Paul vs. Luke
How Reliable is the Book of the Acts of the Apostles?
John Knox: (personal letter to Gerd Lüdemann, Colloquy on New Testament Studies, ed. B. Corley, p. 290)
1. the vastly inferior value of Acts as a source for Paul's career in comparison to Paul's own letters
2. the barest hint in the epistles is of more worth than even the most explicit statement of Acts
3. any statement in Acts that conflicts with the letters should thus be deemed in error
4. Acts merits full credibility only where the letters provide a supporting statement;
never where an assertion is not confirmed by the epistles
5. particularly suspect are the statements in Acts that serve a special interest or purpose of the author
F. C. Baur: (Lüdemann, Colloquy, 290, nte 3)
"It would appear natural to suppose that in all the cases where the account in Acts do not altogether agree with statements of the Apostle, the latter must have such a decided claim to be considered authentic truth that the contradictions would scarcely be worth attention . . . The comparison of these two sources leads us to the conclusion that, considering the great differences between the two statements, historical truth must be entirely on one side or entirely on the other . . . For the history of the Apostolic Age the Pauline Epistle must in any case take precedence of all the other New Testament writings as an authentic source."
A Test Case: Paul's Conversion
According to Paul's Own Letter to the Galatians (Cf. 1 Corinthians 15:1-11)
Paul's own very subdued reference to his "conversion"
in a heated argument in which he would have scored points
by referring to a dramatic "conversion" on the road to Damascus.
Does Paul's silence suggest that the Damascus event never occurred?
According to Luke's Book of the Acts of the Apostles
How do the 3 long, detailed versions of the Damascus experience
support the intention of the author of Luke-Acts to glorify Paul?
Could a.k.a. Luke have created this story to advance his agenda?
Could Paul really have been a serious matter of concern to:
the Real Apostles of Jesus,
the Priests of the Temple,
the entire Jewish nation,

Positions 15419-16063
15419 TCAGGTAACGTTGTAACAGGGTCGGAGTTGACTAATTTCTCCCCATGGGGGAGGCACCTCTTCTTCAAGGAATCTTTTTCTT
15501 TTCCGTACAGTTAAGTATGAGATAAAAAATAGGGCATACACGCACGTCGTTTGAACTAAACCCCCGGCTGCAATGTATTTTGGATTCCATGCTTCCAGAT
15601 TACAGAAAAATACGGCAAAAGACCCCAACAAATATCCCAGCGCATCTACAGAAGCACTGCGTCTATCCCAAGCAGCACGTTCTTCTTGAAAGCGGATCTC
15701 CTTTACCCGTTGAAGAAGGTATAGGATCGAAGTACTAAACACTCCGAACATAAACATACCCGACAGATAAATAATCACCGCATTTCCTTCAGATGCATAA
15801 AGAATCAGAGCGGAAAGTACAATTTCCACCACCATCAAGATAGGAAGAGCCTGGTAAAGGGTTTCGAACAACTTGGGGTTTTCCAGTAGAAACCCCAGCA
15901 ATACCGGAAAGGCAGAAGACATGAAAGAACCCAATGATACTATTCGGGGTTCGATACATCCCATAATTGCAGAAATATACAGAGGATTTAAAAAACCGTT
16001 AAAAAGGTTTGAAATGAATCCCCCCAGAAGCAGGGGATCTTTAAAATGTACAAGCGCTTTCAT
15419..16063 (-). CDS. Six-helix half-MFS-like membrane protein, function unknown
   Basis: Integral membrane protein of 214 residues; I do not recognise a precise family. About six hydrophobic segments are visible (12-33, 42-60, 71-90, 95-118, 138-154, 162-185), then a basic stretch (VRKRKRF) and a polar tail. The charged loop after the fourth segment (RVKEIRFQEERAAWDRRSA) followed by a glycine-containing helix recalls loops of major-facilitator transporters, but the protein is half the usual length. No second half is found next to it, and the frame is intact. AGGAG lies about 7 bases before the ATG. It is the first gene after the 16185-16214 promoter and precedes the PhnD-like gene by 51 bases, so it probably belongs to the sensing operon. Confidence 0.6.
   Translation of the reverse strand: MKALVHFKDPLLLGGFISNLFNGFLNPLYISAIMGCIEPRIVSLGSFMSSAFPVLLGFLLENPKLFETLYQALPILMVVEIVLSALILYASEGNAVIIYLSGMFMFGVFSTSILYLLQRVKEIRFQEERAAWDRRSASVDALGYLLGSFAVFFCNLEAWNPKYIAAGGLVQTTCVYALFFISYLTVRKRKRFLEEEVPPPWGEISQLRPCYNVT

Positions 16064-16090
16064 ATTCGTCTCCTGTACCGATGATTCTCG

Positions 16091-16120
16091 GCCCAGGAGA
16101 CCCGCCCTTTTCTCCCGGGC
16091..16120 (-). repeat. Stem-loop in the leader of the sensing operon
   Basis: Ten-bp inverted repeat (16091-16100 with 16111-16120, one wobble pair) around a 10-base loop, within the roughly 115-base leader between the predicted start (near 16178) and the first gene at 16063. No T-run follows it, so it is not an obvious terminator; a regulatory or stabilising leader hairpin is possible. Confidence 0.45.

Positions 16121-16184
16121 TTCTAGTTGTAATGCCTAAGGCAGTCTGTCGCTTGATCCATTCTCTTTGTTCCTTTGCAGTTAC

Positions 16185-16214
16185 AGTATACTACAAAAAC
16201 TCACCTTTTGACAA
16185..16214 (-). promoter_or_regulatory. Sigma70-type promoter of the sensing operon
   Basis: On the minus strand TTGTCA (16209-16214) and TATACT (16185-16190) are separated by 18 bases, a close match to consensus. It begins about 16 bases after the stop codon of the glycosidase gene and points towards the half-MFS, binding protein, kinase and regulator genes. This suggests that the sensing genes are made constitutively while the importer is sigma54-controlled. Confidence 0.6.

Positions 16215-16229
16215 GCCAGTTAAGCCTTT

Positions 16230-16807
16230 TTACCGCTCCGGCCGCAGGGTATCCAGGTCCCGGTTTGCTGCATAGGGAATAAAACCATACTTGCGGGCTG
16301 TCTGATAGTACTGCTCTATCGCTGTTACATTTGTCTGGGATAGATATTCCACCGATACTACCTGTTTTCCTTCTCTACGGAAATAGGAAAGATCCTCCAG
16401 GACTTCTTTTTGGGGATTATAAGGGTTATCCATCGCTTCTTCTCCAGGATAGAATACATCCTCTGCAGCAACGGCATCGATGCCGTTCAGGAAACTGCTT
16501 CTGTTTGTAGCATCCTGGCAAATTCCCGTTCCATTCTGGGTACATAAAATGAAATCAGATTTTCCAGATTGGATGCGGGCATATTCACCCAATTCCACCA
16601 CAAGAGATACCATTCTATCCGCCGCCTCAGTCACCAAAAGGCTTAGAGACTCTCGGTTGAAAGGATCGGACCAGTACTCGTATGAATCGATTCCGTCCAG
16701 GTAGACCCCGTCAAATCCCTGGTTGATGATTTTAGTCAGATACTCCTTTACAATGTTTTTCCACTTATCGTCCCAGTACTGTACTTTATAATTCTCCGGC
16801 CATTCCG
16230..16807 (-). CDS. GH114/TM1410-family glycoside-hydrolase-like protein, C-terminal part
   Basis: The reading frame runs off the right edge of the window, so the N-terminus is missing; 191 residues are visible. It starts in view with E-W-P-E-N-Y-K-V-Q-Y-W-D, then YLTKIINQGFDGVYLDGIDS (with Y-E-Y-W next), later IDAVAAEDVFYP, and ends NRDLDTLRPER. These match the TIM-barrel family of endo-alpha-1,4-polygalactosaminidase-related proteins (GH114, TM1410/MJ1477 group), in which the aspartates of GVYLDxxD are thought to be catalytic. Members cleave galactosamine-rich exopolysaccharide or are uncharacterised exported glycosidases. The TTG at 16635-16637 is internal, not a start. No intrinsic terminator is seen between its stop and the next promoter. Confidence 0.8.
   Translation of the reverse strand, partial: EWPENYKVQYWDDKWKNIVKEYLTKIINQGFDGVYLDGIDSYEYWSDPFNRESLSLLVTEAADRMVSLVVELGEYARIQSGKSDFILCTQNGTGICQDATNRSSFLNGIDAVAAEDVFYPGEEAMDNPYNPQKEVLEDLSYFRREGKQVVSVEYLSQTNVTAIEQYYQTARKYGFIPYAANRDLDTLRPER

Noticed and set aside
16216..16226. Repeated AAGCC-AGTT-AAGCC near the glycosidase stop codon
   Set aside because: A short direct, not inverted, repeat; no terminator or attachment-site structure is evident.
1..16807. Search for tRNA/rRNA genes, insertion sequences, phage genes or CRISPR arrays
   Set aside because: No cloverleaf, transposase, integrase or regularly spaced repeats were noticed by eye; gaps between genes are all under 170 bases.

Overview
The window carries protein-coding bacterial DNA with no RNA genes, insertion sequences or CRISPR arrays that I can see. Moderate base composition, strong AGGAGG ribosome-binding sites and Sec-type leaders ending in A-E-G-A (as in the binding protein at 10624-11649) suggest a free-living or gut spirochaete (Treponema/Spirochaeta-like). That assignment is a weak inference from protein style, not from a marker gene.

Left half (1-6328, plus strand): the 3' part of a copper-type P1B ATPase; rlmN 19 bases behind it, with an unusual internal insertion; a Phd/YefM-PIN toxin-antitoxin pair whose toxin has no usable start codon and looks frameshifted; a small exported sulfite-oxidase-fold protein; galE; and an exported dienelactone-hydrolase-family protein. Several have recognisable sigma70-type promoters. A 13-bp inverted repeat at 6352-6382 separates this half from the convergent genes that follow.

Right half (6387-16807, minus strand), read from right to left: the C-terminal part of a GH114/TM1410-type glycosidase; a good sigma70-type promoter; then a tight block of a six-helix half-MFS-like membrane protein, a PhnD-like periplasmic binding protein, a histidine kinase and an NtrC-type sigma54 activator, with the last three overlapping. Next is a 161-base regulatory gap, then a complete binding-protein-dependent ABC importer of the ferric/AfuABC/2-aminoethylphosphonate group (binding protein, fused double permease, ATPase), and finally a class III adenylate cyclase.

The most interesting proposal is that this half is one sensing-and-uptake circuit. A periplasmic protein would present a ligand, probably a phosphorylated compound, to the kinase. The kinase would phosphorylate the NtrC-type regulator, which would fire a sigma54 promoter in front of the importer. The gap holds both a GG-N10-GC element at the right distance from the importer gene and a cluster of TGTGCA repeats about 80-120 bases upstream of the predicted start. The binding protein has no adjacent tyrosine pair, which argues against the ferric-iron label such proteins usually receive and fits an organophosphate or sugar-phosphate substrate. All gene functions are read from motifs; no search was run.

the Roman authorities,
King Herod Agrippa,
even Jesus himself?
Where Did Paul Get His Gospel?
The Last Temptation of Christ: Jesus meets Paul
Paul gives two versions:
At first Paul was Content to be associated with the "tradition"
that originated in Apostolic Circles:
1 Corinthians 15:1-11
But when the Controversy began,
Paul Disassociated himself from the Apostles,
Claimed his "Gospel" was a Revelation from Jesus
and not from any Human Source.
Paul Denied even going to Jerusalem
until Three Years after his "Conversion,"
and Stated that he Interacted only Briefly
with Peter and James:
Luke gives another version:
Luke presents a Different Account
of what happened following Paul's "Conversion";
Luke Tells a Story of Close Collaboration
between Paul and the Jerusalem Community,
Shortly after Paul's "Conversion" in Damascus:
Paul in Conflict with "The Pillars"
Two Major Confrontations -
What Really Happened?
Which Came First?
The Jerusalem Council or the Incident at Antioch?
Paul's own version in his angry letter to the Galatians
The Jerusalem Council was first
Paul went to Jerusalem "in response to a revelation"
to present his "Gospel" to the "acknowledged leaders"
whom he names as James, Peter, and John. (but why?)
It was a contentious meeting because of "false believers secretly brought in"
who "slipped in to spy on" their "freedom" and to "enslave" them.
Paul says that he and the "acknowledged pillars" reached an agreement,
that Paul and Barnabas would go to the gentiles; the Pillars to the Jews.
The Incident at Antioch came afterwards
Confrontation between Peter and Paul in Antioch over kosher dining rules;
Torah-observant Jews eating with non-Jews
Agents from James in Jerusalem caused Peter to withdraw from these meals,
for fear of the "circumcision faction."
Other believing Jews also withdrew, including Barnabas, Paul's companion;
Paul writes: "even Barnabas was led astray by their hypocrisy"
Luke's whitewashed version in the Book of Acts
Luke Changes the Order and Character of these Events
There are Two Incidents at Antioch in Acts, and
Neither one involves Peter:
Antioch Incident 1:
"Individuals" from Judea cause controversy in Antioch over Circumcision
Luke has Paul come from Antioch to Jerusalem to address the Apostles
The Jerusalem Apostolic Council: Paul Triumphant
Peter, James, the Apostles, Elders, and the Whole Church Agree with Paul;
Assign Helpers to Compose a Letter of Complete Support for Paul's Position
Antioch Incident 2:
Back in Antioch a Disagreement breaks out between Paul and Barnabas
The Issue is whether to take John Mark with them on their Mission
Paul and Barnabas Split, go their separate ways
Luke's whitewash in Acts 15:30ff.
The Conflict between Paul and the Apostles Continues and becomes even more Severe. For more on the Conflict between the Self-appointed "Apostle" Paul and the Historical Disciples of Jesus of Nazareth, the "Pillars of the Church," Peter, John, and James the Just (one of Jesus' four brothers); See also Paul vs. the Apostles.